The approach to the dolmen, across the field, fills you with great expectations which is not flattened upon arrival. From the road and as you head towards it you can see the two huge capstones rising above the hedgerow.
The dolmen actually forms part of the field boundary but is in almost perfect condition. The two massive portal slabs project infront of the nearly full height door stone. The chamber is over 2m tall and I was easily able to stand up inside.
The chamber has a floorplan measuring 2m x 1m and is accessible through two small openings in the sides.
This is a truly wonderful tomb and could only be improved upon if it was free standing and not built into the wall.
Click Thumbnail to View Full Size Image
It was a pleasure to pull up opposite the gateway that leads to this beautiful monument. The feeling of being back here again is so thrilling. It doesn't matter that it is so cramped and crowded. This is surely one of Ireland's top sites. The fact that there is a ruined church hidden in the trees just yards from the tomb adds to the feeling of history here, too.
One interesting thing I noticed while I was taking pictures of the southern side was that there is a huge, bulbous rock outcrop to the west that pokes out of the trees some 2km or so away. With its omphalos-like appearance, this rock outcrop surely played an important role in the areas ritual history.
Click Thumbnail to View Full Size Image
I know I was only here a couple of weeks ago, but I just wanted to come back again. This time I took the opportunity to look at the two capstones . The lower one seems to have three or four cupmarks on it. These are probably natural, but one certainly looks as if it could have been enhanced.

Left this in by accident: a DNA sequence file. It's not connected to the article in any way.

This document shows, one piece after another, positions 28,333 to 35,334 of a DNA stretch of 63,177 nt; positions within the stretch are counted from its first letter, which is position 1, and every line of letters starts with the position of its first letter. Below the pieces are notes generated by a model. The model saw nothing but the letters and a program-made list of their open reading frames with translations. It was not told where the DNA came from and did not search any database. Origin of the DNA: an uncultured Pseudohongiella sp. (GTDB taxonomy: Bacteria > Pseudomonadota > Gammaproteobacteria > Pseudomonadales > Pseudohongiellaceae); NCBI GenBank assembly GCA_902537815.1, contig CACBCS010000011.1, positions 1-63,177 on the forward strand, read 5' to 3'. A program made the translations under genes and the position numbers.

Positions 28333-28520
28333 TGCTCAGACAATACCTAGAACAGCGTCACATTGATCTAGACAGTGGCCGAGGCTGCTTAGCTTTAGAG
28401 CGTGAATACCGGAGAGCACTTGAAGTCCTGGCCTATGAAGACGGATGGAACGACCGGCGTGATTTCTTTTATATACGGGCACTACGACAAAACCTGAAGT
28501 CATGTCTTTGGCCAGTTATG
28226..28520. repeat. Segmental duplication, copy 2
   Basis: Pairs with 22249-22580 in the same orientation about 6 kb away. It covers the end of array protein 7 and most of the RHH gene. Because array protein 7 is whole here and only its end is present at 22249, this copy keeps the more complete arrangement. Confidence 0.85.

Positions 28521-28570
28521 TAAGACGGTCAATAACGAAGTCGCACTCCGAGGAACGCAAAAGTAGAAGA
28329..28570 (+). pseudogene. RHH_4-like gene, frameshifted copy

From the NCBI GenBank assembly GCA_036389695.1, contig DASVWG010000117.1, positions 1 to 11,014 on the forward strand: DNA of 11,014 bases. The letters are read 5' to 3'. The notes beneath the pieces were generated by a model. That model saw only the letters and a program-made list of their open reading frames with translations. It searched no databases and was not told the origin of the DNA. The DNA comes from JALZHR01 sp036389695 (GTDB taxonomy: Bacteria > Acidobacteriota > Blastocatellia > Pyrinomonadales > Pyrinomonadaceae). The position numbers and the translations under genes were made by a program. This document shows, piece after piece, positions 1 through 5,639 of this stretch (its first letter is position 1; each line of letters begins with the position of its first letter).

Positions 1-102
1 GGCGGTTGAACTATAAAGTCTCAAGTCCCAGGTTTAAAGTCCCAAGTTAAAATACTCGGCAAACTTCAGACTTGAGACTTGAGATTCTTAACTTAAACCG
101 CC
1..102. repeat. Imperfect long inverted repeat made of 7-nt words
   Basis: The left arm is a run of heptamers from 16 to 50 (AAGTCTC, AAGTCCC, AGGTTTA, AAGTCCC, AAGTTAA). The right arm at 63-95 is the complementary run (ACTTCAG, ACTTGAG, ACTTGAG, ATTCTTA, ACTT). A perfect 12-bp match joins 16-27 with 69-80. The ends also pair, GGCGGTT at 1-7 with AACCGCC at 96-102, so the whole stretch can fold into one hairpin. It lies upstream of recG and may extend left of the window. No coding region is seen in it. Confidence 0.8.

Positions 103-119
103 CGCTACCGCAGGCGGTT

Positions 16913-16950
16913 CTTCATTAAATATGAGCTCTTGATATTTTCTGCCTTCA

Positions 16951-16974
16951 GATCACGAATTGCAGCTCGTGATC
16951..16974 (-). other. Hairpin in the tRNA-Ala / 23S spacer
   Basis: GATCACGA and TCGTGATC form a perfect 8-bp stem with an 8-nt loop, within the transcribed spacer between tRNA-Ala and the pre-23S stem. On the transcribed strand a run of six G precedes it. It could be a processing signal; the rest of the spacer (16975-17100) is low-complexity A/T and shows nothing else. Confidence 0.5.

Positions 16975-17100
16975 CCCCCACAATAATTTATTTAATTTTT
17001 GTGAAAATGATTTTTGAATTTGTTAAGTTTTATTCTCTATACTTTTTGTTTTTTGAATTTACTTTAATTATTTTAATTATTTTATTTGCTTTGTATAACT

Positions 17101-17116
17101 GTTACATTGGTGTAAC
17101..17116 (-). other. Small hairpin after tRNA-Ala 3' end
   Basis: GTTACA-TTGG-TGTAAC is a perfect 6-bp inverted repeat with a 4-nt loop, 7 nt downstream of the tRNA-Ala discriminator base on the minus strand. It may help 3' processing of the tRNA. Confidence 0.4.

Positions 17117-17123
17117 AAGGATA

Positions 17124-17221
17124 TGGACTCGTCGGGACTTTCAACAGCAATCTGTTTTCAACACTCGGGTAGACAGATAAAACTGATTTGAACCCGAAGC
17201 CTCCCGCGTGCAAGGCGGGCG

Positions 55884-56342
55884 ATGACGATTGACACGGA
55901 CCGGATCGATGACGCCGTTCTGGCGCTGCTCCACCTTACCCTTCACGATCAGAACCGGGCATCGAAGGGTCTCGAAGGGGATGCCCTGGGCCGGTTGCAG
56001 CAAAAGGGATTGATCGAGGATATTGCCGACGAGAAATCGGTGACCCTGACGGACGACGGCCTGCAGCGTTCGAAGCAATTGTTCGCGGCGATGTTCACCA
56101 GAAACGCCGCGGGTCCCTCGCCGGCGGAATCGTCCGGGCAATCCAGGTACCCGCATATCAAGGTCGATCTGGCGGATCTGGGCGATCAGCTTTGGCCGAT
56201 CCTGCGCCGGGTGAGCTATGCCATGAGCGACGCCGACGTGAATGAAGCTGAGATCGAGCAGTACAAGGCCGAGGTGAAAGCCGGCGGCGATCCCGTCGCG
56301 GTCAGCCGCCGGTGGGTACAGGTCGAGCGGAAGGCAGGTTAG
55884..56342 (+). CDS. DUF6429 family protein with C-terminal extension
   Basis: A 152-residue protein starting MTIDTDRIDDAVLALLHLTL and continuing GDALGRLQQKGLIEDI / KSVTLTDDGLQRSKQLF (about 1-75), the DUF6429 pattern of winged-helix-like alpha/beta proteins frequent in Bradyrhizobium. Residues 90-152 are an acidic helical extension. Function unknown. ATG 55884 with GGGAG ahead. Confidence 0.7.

Boulder burials are very simple, yet striking monuments. As the name suggest they are simply burials beneath a large boulder. The burials contained within are mainly single and set in a small kist like chamber made from smaller stones (see Reanacaheragh (County Cork).
Boulder burials can be found on their own or within or around stone circles. The boulders often bear cup marks and were often picked for their curiously attractive shape or rock patterns.
I didn't actually visit here today, but did see it across the valley from the south, just above Munmahoge (County Waterford). This is one of those sites that is usually only seen up close, so to see it like this was great. A farmer local farmer told me that the huge round rocky outcrop to the west that I previously mentioned is known as the Sugar Loaf and that it used to be much more prominent, but in recent years the trees ahve grown tall around it and they make it look much smaller than it really is.
Head south on the N25 from Waterford and take the first left after passing the R686 junction. Take the second left and continue for about 1km until you a farm on your left. Opposite this is a gate into a field and the tomb is visible from here. I asked at the farm and they said there is no need to ask.
This is an explanation of (and a bit of a disclaimer for) the coordinates I provide.
Where a GPS figure is given this is the master for all other coordinates. According to my Garmin these are quite accurate.
Where there is no GPS figure the 6 figure grid reference is master for the others. This may not be very accurate as it could have come from the OS maps and could have been read by eye. Consequently, all other cordinates are going to have inaccuracies.
The calculation of Longitude and Latitude uses an algorithm that is not 100% accurate. The long/lat figures are used as a basis for calculating the UTM & ITM coordinates. Consequently, UTM & ITM coordinates are slightly out.
UTM is a global coordinate system - Universal Transverse Mercator - that is at the core of the GPS system.
ITM is the new coordinate system - Irish Transverse Mercator - that is more accurate and more GPS friendly than the Irish Grid Reference system. This will be used on the next generation of Irish OS maps.